A coalition of progressive Pennsylvania Democrats has begun pushing a bill that would use a chunk of the state’s budget surplus to help people pay for home repairs. But unlike many Democratic funding initiatives in Harrisburg, this one isn’t automatically doomed.
Key Republicans are supporting the measure — something that makes a huge difference in a GOP-controlled, often starkly-divided legislature.
They include moderate Dan Laughlin (R-Erie), Pat Browne (R-Chester), who chairs the powerful Appropriations Committee and has a lot of sway over budget allocations, and Dave Argall (R-Schuylkill).
Argall is often a big spending opponent. But he said in this case, he thinks lots of Republicans might be happy to use some federal dollars. Insufficient housing, he said, is an issue that affects both blue and red parts of Pennsylvania.
“You’re going to see blight in any town in Pennsylvania that has faced economic difficulty,” he said. “It doesn’t matter whether it’s big or small. If the coal mine closed, if the steel mill closed, if the major, important employer left town, that town is going to have some challenges.”
Known as the Whole Home Repairs Act, the measure is intended to help homeowners across Pennsylvania make necessary repairs that they can’t afford, both to houses they live in, and to ones they rent out to tenants. These repairs would range from relatively minor fixes — weatherization, patching a leaky roof — to major renovations that could keep aging homes inhabitable.
Sen. Nikil Saval (D-Philadelphia), who is spearheading the bill, said he thinks that as prices rise and housing stock ages across the commonwealth, this is the most straightforward way to keep people safely, affordably housed.
“We know that low income households spend a quarter of their incomes on utility bills,” he said. “We know that three quarters of low and moderate-income homeowners are denied home repair loans by conventional lenders, and … extreme weather is exacerbating the deterioration of our buildings.”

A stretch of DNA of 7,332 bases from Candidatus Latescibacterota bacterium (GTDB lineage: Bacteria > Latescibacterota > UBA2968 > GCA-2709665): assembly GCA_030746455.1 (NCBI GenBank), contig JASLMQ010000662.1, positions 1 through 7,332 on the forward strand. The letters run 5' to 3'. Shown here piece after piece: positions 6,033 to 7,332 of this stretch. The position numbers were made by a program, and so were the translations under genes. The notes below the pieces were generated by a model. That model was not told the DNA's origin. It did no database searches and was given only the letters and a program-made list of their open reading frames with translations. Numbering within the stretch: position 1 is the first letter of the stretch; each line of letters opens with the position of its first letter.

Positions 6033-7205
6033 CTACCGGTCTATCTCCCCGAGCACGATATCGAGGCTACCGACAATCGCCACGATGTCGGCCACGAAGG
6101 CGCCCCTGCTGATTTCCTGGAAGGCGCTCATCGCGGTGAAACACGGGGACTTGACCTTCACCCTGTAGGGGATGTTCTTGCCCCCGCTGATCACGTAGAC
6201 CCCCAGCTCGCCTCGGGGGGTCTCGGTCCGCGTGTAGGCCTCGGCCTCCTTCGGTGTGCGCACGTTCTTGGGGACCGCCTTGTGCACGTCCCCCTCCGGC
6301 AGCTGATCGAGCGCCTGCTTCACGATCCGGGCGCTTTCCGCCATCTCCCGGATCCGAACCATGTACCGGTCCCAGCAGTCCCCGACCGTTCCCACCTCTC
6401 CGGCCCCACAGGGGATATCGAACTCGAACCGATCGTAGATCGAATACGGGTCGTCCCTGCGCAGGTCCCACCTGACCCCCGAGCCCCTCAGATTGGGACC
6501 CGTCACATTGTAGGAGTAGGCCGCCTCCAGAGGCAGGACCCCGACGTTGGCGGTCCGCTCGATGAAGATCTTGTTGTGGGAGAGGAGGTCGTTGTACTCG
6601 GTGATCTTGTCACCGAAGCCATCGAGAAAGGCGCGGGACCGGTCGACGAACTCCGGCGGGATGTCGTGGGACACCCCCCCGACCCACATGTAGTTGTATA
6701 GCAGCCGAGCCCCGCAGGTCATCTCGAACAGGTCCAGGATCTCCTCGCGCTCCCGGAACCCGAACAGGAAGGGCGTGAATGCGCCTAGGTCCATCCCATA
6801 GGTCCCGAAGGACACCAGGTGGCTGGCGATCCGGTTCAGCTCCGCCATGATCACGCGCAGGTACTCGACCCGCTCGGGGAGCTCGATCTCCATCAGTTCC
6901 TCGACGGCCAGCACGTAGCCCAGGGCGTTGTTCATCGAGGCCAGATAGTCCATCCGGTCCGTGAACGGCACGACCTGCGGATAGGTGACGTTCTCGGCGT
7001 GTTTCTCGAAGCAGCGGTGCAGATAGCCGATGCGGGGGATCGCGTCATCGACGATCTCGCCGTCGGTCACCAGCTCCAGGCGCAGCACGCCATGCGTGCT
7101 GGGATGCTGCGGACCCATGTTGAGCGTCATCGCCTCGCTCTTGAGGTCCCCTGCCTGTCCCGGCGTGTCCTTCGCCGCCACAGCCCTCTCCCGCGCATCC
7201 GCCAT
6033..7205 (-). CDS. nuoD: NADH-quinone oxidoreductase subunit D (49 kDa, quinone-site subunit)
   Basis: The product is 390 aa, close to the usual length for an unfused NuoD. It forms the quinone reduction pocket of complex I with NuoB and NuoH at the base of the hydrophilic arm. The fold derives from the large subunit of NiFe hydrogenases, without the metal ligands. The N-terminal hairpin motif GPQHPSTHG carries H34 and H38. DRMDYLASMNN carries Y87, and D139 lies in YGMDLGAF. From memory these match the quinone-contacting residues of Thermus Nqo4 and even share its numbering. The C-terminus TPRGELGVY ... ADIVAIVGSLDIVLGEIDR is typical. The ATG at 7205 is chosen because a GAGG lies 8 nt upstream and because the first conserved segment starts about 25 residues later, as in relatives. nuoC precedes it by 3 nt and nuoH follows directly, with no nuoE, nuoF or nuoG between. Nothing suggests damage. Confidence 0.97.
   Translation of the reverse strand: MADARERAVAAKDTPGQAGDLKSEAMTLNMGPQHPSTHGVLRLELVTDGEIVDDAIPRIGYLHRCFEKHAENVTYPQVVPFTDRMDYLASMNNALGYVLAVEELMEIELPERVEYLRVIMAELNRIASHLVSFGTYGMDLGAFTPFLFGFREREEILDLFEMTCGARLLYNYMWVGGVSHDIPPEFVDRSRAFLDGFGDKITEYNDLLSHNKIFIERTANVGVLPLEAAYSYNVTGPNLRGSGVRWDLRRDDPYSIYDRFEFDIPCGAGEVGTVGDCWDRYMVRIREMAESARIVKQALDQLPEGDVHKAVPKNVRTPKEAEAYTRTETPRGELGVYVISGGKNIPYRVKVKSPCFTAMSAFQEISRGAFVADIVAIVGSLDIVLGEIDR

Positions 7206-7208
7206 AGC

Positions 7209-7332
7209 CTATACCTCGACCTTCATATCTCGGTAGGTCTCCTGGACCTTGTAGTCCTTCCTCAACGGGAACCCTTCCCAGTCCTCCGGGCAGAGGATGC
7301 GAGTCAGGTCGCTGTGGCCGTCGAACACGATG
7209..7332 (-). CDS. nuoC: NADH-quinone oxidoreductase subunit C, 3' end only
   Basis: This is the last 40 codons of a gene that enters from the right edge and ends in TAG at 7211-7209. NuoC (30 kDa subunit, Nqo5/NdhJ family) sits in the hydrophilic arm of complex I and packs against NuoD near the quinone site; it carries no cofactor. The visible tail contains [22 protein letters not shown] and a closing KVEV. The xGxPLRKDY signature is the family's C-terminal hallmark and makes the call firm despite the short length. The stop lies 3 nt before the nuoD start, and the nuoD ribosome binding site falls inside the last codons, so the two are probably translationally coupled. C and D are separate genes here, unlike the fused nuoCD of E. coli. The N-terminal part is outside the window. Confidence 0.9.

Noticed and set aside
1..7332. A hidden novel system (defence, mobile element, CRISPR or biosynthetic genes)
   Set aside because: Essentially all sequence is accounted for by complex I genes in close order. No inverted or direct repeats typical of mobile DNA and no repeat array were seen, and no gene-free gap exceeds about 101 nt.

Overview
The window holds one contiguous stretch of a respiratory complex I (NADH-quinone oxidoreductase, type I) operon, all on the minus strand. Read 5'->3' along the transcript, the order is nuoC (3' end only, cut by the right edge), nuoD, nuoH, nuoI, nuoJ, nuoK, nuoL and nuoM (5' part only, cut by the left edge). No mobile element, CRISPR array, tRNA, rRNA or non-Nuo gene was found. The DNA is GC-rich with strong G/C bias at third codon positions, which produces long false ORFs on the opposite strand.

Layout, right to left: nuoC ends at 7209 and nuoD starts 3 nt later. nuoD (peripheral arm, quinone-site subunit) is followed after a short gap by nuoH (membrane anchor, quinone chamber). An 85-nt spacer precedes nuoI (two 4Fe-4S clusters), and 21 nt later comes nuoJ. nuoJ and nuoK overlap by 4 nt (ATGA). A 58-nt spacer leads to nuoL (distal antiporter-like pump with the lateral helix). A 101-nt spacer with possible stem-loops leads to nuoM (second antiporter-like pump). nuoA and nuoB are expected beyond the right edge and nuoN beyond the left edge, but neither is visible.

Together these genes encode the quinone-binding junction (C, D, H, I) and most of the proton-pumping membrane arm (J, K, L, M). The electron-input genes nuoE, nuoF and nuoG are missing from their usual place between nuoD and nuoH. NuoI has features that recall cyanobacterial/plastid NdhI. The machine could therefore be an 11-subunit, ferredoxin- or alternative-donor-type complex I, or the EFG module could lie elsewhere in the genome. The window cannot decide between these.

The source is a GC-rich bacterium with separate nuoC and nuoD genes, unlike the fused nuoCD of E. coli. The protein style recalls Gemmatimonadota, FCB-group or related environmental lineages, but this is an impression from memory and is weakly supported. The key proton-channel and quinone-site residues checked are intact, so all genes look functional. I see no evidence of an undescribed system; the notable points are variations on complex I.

He added, “the fight for affordable utilities, the fight for safe communities, the fight for housing security, and the fight for equity and justice are all the same fight.”
Saval, a former ward leader, organizer, and housing and architecture writer, is relatively new to the Senate. This bill was one of the first things his office began working on after his 2020 election, he said, and now he and co-sponsors in the House and Senate are pushing to get it included in the next fiscal year’s budget.
He and other supporters of the measure spoke Monday in South Philadelphia’s Hawthorne Park — the first stop in what will be a statewide tour in support of the bill. The coalition included city, state, and federal lawmakers, and groups including POWER Interfaith, Philly Thrive, Make the Road PA, and the Sunrise Movement.
They envision a system that knits together existing programs that help homeowners pay for certain repairs and improvements, but that don’t always cover everything homeowners need.
Steve Luxton, who heads the nonprofit Energy Coordinating Agency and helps people pay for weatherization that can lower their utility bills, noted that “about 60 or 70%” of the people who apply for weatherization assistance can’t get it because of structural problems with their homes.